CLEVELAND — The Cleveland Division of Police has been struggling for years to recruit and keep officers. The shortage continues to grow every week as more officers retire or leave for better paying police jobs elsewhere.
"The thing that is unknown and is even scarier is that we probably have 200 more officers that could go at any time," Cleveland City Council President Blaine Griffin told 3News in a recent interview, "and that could put us in a real crisis."
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Griffin is referring to the looming contract talks between the city and the police union, which is asking for a base pay increase and larger annual raises. He says without pay changes, more officers will leave.
"Other cities are poaching our officers on a regular basis," he added. "They come here and make better offers and give signing bonuses."
Just today, the Columbus Police Department was in town recruiting Cleveland officers, dangling far fatter paychecks. It's offering officers with less than five years of experience $67,000 annually, and those with five or more years on the force would be paid a yearly salary of nearly $90,000.
Cleveland pays rookies just $52,000 a year, and officers with more experience make on average $67,300, according to earlier police union statements and testimony before council.
"We have underpaid compared to other cities," Griffin said. "We have underpaid them for what we are asking them to do. I don't know anyone who disagrees with that."
Further discouraging officers in Cleveland and other big cities is the increasingly violent streets and the perception that public support has dropped after high-profile police shootings.
Cleveland faces another recruiting hurdle—Issue 24, an amendment to the city's charter backed by voters in November. It gives some department decisions and discipline of officers to a civilian board.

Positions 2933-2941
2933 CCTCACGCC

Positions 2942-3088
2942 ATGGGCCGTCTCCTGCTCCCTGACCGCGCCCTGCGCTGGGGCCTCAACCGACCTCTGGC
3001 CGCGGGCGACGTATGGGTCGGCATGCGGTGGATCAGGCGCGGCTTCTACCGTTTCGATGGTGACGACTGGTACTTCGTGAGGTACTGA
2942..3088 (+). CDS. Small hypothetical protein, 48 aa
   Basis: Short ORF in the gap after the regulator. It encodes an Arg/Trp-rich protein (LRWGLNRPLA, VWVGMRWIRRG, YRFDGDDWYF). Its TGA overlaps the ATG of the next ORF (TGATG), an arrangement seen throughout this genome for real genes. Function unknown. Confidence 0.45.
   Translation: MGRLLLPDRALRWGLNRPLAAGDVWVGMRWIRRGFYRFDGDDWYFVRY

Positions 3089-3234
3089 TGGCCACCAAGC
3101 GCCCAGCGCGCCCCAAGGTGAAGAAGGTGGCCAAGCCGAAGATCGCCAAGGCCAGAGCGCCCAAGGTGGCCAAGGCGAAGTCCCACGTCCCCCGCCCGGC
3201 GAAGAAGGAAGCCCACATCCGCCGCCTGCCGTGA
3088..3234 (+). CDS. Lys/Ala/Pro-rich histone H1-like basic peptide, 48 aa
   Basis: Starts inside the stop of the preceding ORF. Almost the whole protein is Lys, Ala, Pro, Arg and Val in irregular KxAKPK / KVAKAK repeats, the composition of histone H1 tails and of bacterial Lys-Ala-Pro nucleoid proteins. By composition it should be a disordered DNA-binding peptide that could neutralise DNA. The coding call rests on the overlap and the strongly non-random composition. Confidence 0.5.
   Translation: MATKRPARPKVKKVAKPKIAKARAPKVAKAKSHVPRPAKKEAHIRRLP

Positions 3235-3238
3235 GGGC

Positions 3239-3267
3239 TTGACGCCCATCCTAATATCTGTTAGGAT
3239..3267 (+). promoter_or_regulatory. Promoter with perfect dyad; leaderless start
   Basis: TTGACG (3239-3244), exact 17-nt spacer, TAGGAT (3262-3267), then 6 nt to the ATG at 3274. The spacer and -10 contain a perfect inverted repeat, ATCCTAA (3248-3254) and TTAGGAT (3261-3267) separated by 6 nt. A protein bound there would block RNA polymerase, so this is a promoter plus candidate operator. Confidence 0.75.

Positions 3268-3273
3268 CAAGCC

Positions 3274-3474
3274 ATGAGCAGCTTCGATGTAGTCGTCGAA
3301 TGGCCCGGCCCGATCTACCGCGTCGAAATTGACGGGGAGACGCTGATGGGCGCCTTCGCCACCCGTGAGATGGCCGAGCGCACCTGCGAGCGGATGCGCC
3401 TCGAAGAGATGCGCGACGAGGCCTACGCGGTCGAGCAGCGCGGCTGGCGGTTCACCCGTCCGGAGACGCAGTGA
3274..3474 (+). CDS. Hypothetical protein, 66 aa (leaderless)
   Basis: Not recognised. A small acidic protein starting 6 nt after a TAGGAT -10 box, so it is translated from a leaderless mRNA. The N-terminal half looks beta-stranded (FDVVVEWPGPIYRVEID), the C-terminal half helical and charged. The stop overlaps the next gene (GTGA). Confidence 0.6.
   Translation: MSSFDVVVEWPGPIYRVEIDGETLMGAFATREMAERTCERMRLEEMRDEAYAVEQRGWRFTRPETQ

"We need to make sure we support our officers and we let them know that as a Cleveland City Council, we stand behind them and we stand behind them as the public," Griffin stated. "We appreciate their service, because morale is really down right now."
Cleveland hopes to boost police ranks this year. It's budgeted for 1,640 officers, but the recent recruiting struggles suggest the city will come up way short. Already 220-plus officers below the target, the men and women on the streets are overburdened and at times required to work extended shifts.
Since Jan. 1, 73 officers have left. Many of those just resigned, according to a city spreadsheet detailing departures through April 18. More than 300 officers are eligible for retirement this year, according to testimony during recent budget hearings.
A big pay increase for the police is not a given, the council president says, because Mayor Justin Bibb's budget spends more than it's taking in and relys on federal money to balance the budget (Council, however, signed off on the budget).
Griffin says the city is headed into tough financial times.
"I'm also huge on good government and making sure we don't make promises we can't deliver on," he noted.
Griffin also said he doesn't want to lay off hundreds of police officers because of financial problems, as Cleveland did in the early 2000s.